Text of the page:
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(picture BBC)

BBC reported that Pakistan’s former president General Pervez Musharraf, who seized power in a coup in 1999, has died aged 79.

The former leader – who was president between 2001 and 2008 – died after a long illness, a statement from the country’s army said.

He had survived numerous assassination attempts, and found himself on the front line of the struggle between militant Islamists and the West.

He supported the US “war on terror” after 9/11 despite domestic opposition.

In 2008 he suffered defeat in the polls and left the country six months later.

When he returned in 2013 to try to contest the election, he was arrested and barred from standing. He was charged with high treason and was sentenced to death in absentia only for the decision to be overturned less than a month later.

He left Pakistan for Dubai in 2016 to seek medical treatment and had been living in exile in the country ever since.

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The 75th Anniversary of National Independence celebrated under the patronage of President, PM

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(picture Presidents Media)

The 75th National Independence Day celebration was held under the theme “Namo Namo Mata – A Step towards the Century”, under the patronage of President Ranil Wickremesinghe and Prime Minister Dinesh Gunawardena on Saturday morning (04) at Galle Face Green.

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Lanka sovereign bond holders write to the IMF

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ECONOMYNEXT –Sri Lanka’s bondholders have written to the International Monetary Fund expressing their willingness to engage in debt re-structuring talks but also raising matters related to the domestic debt re-structuring and economic assumptions and forecasts.

The group, styling itself as the “Ad Hoc Group of Sri Lanka Bondholders (the Bondholder Group) has written last week to the IMF Managing Director from New York said inter alia that the Bondholder Group through its Steering Committee stands ready to engage quickly and effectively with the Sri Lankan authorities to design and implement restructuring terms that would help Sri Lanka restore debt sustainability and allow the country to re-gain access to the international capital markets during the IMF Programme period.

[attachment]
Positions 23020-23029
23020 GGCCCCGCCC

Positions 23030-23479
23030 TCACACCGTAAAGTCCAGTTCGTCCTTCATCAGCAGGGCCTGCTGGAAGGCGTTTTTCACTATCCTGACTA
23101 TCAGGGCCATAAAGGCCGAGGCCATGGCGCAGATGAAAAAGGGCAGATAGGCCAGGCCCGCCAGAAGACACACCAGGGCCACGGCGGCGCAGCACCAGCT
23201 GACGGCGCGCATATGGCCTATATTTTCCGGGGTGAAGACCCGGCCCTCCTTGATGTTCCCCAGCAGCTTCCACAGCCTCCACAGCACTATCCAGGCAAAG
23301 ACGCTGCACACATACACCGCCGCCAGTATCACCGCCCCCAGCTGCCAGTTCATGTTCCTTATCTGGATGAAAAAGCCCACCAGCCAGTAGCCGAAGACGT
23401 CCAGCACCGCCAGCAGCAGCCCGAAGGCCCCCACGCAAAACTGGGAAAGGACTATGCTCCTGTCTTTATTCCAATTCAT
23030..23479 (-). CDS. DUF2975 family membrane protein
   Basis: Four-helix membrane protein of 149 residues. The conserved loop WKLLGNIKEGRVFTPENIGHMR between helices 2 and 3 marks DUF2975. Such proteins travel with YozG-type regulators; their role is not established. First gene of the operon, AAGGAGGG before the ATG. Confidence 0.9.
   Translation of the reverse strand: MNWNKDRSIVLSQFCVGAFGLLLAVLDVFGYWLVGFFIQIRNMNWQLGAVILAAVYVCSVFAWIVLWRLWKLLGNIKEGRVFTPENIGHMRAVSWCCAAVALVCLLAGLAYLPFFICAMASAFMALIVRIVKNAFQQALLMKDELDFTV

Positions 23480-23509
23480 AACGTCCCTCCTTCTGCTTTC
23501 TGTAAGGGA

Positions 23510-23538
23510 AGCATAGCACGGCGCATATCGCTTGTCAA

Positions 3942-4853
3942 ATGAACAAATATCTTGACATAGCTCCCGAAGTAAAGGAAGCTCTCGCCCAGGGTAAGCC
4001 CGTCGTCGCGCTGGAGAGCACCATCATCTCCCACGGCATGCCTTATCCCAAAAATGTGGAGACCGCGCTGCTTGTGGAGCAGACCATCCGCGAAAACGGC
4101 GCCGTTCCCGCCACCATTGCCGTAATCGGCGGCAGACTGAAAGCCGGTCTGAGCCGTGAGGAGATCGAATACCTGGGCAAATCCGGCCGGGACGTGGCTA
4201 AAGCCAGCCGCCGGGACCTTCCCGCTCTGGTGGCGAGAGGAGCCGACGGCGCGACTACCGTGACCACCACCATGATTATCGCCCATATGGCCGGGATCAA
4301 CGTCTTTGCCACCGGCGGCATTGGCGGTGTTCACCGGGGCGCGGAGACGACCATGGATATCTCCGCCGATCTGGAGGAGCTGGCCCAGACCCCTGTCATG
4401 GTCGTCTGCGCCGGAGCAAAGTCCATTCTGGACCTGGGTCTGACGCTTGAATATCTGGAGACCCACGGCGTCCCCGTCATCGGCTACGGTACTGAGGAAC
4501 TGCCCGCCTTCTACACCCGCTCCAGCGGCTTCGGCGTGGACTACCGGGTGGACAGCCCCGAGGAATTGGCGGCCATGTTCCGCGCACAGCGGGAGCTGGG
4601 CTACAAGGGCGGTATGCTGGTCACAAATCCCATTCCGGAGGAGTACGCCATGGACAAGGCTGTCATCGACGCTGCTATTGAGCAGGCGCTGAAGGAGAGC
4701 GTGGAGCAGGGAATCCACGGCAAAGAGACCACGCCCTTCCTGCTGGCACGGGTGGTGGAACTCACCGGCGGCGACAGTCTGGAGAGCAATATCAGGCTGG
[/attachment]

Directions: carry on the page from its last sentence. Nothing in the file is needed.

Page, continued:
The letter concluded with the paragraph: Recognizing the important commitments made by India in the India Letter, the Sri Lankan authorities will apply the principle of comparable treatment in respect of the debt relief requested and obtained from all their remaining official bilateral creditors.

Following is the text of the letter:

NEW YORK, Feb. 3, 2023

Dear Managing Director Georgieva,The Ad Hoc Group of Sri Lanka Bondholders (the “Bondholder Group”) acknowledges the Sri Lankan authorities’ engagement with their official creditors towards a resolution of the current crisis and restoration of debt sustainability.

The Bondholder Group further acknowledges that such engagement has recently resulted in the Government of India (in its letter to the IMF, dated January 16, 2023 (the “India Letter”)) delivering letters of financing assurances, committing to support Sri Lanka and contribute to its efforts to restore debt sustainability by providing debt relief and financing consistent with the IMF Extended Fund Facility Arrangement (the “IMF Programme”) and the IMF Programme targets indicated in the India Letter.